In the long term all lot of different events added up to the winning of the war, winning the battle of Britain meant that it was a secure island right next to the fortress of Europe and could easily be used for bombing raids or attacks, Britain refused to agree terms which the Germans did not expect so they turned their attention to invading Russia in1941. When they realised that they did not have the proper man power and equipment to fight a war on two fronts it was too late they were greatly out numbered by the Soviet Red Army. It also meant a place for the newly introduced American army to stay and prepare, it also allowed them to drop supplies to the French underground which was getting information to the allied forces which ultimately aided in the success of the D-day landings because the allies knew what to expect in terms of men and vehicles and where they would be coming from so they could deploy their units accordingly.
Before Stalingrad, the Nazis never lost a significant battle on the Eastern Front. After it, they never won one. It was, along with El Alamein, the first time the Nazis were comprehensively defeated. In particular, Stalingrad showed that you didn’t have to have generals as brilliant as the Germans in order to beat them – sheer brute force would do it. The Germans lost the whole of the Sixth Army, 250 thousand fit, experienced troops while the Soviets lost over one million troops which they easily replaced. In the following two summers of 1943 and 1944, Hitler attacked in Russia again with all the force his army still had, but in both cases his advancing forces were first stopped by fierce defensive fighting of Russian lines of defence, and later heavily beaten in massive counter attacks that caused the Germans huge losses which at that stage were no longer replaceable. After these two great bloody battles, the Russian army gained the initiative and moved from defence to attack, an attack which pushed the German army all the way back to Berlin.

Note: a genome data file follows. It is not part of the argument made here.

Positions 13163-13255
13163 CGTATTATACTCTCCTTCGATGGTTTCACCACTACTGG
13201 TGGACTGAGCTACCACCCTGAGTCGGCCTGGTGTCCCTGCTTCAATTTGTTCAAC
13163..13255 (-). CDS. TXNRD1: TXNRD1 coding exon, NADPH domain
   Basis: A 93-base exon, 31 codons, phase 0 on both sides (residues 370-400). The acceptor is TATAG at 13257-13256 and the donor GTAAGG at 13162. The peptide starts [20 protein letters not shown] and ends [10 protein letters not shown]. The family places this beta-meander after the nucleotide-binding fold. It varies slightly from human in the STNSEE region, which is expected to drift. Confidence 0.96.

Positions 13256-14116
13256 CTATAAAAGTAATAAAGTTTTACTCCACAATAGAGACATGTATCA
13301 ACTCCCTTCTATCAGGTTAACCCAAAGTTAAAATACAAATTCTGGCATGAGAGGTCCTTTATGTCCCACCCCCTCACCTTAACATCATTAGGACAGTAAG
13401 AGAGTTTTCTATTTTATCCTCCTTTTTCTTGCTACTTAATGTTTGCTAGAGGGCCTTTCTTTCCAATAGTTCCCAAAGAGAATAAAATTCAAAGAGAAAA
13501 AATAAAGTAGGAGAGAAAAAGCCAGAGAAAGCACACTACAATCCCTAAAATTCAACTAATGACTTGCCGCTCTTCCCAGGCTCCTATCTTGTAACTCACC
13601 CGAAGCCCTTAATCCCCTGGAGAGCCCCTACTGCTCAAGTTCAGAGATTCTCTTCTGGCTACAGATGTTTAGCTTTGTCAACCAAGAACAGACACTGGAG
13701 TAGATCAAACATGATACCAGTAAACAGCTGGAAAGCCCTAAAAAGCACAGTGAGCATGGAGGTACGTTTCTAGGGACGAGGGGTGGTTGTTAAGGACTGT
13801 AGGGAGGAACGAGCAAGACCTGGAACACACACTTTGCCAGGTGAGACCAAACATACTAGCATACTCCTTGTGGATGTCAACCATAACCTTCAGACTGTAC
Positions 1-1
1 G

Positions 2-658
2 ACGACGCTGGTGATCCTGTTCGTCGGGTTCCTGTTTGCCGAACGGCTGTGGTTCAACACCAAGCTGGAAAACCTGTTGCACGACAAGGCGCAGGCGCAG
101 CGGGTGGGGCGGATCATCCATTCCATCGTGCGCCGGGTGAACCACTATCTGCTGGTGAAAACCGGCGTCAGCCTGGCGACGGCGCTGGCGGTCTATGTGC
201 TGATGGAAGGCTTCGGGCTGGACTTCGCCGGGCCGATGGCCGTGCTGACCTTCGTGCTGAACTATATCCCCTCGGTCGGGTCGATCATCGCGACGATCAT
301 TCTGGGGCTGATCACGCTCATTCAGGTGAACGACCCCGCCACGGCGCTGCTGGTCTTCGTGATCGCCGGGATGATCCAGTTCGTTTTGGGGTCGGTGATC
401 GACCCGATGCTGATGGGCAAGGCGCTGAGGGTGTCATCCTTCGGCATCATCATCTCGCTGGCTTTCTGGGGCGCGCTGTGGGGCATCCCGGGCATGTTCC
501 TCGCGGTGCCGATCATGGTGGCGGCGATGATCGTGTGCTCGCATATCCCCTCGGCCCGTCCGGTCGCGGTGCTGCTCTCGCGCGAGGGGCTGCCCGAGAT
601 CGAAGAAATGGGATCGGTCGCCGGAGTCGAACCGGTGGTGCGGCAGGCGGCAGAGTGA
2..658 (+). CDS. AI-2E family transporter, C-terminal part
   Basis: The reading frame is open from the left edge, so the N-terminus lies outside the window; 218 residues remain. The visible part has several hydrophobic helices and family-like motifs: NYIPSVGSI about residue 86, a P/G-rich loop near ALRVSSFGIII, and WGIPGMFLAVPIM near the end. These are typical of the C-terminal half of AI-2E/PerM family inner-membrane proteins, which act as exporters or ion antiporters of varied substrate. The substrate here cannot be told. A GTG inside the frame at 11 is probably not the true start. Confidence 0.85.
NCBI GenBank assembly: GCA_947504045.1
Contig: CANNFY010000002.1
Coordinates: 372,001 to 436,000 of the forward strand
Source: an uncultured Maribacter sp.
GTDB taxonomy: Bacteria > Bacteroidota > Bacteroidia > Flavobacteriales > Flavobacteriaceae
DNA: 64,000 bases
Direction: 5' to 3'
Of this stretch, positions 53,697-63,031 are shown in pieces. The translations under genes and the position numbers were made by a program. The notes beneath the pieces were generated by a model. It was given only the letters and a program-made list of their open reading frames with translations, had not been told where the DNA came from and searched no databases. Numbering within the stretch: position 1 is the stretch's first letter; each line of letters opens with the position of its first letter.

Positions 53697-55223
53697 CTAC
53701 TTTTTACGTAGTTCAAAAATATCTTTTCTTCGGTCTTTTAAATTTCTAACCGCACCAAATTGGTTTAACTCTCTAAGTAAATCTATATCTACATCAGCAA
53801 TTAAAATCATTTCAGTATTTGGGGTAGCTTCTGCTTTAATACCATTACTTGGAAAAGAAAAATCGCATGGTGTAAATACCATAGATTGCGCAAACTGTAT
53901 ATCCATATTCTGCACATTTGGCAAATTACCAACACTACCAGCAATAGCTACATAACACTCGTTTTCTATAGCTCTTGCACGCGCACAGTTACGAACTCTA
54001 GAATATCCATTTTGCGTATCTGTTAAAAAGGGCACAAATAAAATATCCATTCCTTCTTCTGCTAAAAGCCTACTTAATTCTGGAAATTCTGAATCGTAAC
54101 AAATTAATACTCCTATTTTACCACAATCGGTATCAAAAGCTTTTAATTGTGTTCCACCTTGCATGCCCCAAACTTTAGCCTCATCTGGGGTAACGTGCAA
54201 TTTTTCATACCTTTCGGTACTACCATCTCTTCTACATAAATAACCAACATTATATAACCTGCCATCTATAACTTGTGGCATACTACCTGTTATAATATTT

Also winning the battle of the Atlantic meant that America could freely send supplies and troops over to Britain to help out on the front which would lead to be a decisive factor in the winning of the war, June 6, 1944 – After months and years of fighting and preparations, the western allies were finally ready for their decisive move of invading western Europe in order to occupy Germany from the west to match the Russian advance from the east. D-Day, the invasion of France, did not change the outcome of the war, as Germany was already losing it, but it marked the long awaited beginning of the last chapter of the war. The war ended a year after D-Day, D-day was only possible because Britain was free, it meant a massive army could assemble there and be ready to make the short journey across the channel to France and what was better yet is that it could mean they could pick any spot up and down the French coast to attack and the German force would not know where it was coming until it was to late.
The Battle of Britain in some respects may and may not have been the turning point of the war but it was a significant factor as it led the way for far greater events such as D-day but once again other factors contributed to that as well, this question is a very complex one to answer and there probably will never be a right answer to it. It was a domino effect really because one event led to another then that led to another so it cant really be said what was the turning point because there would be to many ifs and buts. But in final conclusion to the question I believe that the Battle of Britain was an extremely important turning point because it set the scene for other major war winning events that were a consequence of the Battle of Britain.